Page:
The Chronicle


Mazda’s cheapest SUV is more compact than its rivals, but that hasn’t dampened the enthusiasm of buyers



The Mazda CX-3 is a clear sales leader in the baby SUV class, attracting nearly twice as many customers as its nearest rivals. Based on the compact Mazda2 hatchback, the CX-3 competes against newer rivals such as the Toyota Yaris Cross, Hyundai Venue, VW TCross and Kia Stonic.

The CX-3 is one of the older cars in its category, which is a double-edged sword. While customers are not getting cutting-edge tech and digital dashboards, they are likely to be well aware of the car, having seen hundreds – if not thousands – on the road.


We tested the CX-3 in Maxx Sport trim, which is one level up from the basic Neo Sport. Priced from $29,990 drive-away with a six-speed automatic transmissi­on, the Maxx Sport adds 16-inch alloy wheels, blind-spot monitoring and satnav to the standard model’s long features list. Safety gear includes front and rear auto emergency braking and rear cross-traffic alert.

A one-touch electric handbrake and pushbutton start are nice touches, while infotainme­nt is taken care of by a 7-inch touchscree­n with Apple CarPlay/Android Auto and a digital radio. Modern omissions include LED headlights (reserved for more expensive models) and wireless phone charging or smartphone mirroring.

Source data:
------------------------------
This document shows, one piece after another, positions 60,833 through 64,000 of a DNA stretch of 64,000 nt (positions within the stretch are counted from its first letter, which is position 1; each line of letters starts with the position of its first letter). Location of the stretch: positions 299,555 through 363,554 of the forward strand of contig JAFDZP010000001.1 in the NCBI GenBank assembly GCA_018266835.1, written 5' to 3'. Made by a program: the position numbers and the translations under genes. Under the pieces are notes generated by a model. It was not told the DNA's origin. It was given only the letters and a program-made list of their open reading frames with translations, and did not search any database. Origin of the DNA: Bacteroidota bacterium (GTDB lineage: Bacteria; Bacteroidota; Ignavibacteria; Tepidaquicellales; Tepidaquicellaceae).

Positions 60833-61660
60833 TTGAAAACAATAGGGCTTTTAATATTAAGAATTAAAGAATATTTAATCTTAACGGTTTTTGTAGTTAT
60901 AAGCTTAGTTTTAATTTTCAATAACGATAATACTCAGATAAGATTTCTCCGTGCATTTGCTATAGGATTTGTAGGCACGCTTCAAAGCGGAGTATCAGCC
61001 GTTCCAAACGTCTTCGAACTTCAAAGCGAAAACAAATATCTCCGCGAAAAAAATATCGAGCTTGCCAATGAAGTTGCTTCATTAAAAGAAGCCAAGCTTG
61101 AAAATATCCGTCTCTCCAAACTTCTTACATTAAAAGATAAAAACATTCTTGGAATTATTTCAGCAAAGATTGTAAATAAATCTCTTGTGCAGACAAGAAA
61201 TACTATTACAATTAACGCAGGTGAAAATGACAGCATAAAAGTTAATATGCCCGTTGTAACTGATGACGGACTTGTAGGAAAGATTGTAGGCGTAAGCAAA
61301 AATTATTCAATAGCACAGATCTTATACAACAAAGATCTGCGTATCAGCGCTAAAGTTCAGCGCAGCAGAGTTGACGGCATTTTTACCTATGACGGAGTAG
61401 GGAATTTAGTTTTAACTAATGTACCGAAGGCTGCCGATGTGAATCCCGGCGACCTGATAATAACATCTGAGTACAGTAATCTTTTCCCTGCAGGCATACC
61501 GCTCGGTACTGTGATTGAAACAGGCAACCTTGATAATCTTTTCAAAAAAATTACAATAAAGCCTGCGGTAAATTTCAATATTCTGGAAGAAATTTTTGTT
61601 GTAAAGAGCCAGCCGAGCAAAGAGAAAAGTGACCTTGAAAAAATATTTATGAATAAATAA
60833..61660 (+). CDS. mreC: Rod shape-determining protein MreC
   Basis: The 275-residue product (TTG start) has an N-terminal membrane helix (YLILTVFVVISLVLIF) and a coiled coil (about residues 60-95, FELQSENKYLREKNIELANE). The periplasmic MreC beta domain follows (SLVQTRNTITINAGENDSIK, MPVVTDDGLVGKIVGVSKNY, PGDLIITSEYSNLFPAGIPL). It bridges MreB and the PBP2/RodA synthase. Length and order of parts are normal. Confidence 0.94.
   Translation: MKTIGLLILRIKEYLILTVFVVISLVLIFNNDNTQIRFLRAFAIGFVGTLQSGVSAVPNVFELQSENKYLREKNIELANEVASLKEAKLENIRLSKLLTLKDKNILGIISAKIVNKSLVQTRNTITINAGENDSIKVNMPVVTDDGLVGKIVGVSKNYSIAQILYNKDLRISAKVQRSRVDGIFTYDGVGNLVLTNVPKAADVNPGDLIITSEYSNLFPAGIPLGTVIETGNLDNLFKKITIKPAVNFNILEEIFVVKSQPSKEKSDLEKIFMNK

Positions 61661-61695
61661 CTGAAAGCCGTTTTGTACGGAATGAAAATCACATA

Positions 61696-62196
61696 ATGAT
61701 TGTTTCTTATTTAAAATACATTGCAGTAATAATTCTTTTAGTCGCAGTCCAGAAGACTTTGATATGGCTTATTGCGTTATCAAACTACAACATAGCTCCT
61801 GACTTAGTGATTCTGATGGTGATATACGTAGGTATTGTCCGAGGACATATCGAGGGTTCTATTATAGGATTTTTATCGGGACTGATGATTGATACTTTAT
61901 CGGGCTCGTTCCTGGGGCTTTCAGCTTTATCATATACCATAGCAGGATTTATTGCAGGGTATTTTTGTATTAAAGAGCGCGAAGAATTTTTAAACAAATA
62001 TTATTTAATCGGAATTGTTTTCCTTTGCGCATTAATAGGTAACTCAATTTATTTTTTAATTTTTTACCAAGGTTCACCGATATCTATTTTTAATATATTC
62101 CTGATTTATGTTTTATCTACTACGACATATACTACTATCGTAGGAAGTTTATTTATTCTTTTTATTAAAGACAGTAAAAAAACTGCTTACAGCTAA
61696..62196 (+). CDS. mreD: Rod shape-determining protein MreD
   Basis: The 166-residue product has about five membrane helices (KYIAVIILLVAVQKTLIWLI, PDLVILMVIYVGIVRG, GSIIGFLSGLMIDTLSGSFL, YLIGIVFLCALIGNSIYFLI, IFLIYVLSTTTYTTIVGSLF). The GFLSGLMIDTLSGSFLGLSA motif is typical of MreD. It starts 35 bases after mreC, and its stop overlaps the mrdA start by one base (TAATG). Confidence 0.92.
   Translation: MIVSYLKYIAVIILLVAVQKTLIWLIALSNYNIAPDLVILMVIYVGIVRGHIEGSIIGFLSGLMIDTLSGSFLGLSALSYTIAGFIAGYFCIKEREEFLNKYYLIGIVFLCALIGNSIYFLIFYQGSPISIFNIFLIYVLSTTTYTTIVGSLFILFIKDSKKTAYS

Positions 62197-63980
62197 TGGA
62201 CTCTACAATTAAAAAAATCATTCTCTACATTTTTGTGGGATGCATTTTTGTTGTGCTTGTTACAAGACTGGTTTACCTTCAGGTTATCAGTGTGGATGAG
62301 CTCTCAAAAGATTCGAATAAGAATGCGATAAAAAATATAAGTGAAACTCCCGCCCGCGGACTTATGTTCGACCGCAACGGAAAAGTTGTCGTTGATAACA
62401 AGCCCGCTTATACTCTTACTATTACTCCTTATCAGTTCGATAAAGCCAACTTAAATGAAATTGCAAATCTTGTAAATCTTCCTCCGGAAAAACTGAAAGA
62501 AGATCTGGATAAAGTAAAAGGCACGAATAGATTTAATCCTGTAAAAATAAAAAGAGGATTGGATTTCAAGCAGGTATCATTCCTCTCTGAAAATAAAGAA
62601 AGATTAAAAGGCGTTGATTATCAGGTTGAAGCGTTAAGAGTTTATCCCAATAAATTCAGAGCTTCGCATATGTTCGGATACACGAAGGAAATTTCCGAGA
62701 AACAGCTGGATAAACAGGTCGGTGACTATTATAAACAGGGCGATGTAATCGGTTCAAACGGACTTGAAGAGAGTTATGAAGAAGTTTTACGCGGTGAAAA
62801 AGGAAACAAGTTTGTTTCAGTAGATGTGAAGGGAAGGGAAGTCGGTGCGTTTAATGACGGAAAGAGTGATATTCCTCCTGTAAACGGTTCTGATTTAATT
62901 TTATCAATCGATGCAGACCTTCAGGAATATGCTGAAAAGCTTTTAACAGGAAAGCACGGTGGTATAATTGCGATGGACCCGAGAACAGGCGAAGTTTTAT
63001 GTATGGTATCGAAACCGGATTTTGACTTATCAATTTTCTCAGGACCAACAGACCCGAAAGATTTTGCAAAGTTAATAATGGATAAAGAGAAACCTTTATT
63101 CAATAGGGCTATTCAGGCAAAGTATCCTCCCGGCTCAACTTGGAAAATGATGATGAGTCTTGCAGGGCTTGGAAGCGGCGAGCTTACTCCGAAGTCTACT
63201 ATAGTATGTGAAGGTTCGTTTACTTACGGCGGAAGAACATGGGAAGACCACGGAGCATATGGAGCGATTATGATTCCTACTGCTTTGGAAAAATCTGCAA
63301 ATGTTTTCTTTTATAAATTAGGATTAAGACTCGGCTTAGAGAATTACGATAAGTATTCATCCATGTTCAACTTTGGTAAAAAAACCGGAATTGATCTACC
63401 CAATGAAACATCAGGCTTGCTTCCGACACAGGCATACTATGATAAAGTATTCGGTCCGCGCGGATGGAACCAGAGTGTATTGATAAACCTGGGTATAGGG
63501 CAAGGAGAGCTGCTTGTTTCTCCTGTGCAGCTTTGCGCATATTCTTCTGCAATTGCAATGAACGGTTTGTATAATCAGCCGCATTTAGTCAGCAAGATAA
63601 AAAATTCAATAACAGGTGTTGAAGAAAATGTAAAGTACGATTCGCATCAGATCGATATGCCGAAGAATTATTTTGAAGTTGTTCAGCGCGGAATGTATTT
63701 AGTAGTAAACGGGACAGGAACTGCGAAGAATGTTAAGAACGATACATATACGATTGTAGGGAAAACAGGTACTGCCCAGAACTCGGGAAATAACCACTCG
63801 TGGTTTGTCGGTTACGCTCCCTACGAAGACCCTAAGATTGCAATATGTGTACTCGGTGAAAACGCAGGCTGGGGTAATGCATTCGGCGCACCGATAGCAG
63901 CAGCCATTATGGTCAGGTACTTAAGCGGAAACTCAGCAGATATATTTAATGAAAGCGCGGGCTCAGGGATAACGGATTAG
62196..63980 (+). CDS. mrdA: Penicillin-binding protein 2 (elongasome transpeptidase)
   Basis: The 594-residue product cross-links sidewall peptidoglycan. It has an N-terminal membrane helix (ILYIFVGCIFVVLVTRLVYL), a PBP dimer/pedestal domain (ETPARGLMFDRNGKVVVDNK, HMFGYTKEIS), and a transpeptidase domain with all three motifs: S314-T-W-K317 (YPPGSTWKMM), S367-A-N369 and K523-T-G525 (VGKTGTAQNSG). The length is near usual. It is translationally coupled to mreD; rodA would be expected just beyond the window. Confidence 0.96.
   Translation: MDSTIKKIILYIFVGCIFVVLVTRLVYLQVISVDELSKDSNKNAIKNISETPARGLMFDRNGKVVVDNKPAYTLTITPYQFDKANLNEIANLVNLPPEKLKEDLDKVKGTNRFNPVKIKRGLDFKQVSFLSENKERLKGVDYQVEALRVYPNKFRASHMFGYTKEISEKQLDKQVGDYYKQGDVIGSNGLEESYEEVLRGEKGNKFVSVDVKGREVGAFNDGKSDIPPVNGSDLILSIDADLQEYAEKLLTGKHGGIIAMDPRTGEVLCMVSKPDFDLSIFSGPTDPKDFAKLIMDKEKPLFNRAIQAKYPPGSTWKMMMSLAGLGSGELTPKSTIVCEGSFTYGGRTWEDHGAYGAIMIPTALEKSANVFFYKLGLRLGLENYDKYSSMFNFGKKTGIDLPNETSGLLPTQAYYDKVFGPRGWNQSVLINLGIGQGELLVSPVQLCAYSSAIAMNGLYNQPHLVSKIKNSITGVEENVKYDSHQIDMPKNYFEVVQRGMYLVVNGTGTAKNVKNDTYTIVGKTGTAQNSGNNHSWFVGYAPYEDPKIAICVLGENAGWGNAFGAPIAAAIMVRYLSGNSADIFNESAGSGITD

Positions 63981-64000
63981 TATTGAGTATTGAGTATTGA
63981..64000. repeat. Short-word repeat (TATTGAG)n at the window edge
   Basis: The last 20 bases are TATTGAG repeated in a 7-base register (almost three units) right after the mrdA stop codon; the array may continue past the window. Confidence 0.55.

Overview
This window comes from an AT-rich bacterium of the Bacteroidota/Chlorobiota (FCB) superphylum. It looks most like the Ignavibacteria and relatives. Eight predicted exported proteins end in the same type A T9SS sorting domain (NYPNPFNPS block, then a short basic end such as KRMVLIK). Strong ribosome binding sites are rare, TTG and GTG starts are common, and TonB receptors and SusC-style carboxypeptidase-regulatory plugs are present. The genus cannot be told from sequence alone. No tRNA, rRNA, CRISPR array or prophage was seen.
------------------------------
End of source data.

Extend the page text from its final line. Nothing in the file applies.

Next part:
Mazda offers six CX-3 models ranging from the $24,990 Neo Sport to the fully-loaded Akari LE that tops out at $39,990 drive-away. The CX-3 comes as standard with a manual transmissi­on, while a six-speed auto adds $2000 to the bill. All-wheel-drive loads another $2000 on top of the auto. While most brands charge for premium paint, five metallic tones are free with Mazda, or you can pay $495 extra for premium red or grey paint.


Powered by a 2.0-litre non-turbo that uses 6.3L/100km to make 110kW and 195Nm, the CX-3 has adequate punch for a car this size. The six-speed auto is also a winner, shifting more smoothly at low speeds than dual-clutch autos favoured by some rivals.

The engine is more vocal than modern turbo rivals and has to be revved hard to deliver its best. As one of the oldest cars in the Mazda lineup, the CX-3 hasn’t benefited from the brand’s fanatical attention to noise suppressio­n in recent years. There’s more wind, road and engine noise than the best in class.


Sports car handling is hard to find in highriding crossovers. The CX-3 is one of the better options in its class, helped by accurate steering, responsive brakes, and firm suspension that resists excessive body roll. The trade-off is that it’s firmer on bumpy roads – the Mazda3 is a much more polished machine. The grunty engine and smart auto make it a willing accomplice in the cut and thrust of urban traffic. A high seating position offers an expansive view of the road ahead, though overthe-shoulder vision is less impressive. Back seat space isn’t great for adults, and the boot has less room than many alternativ­es for this price.

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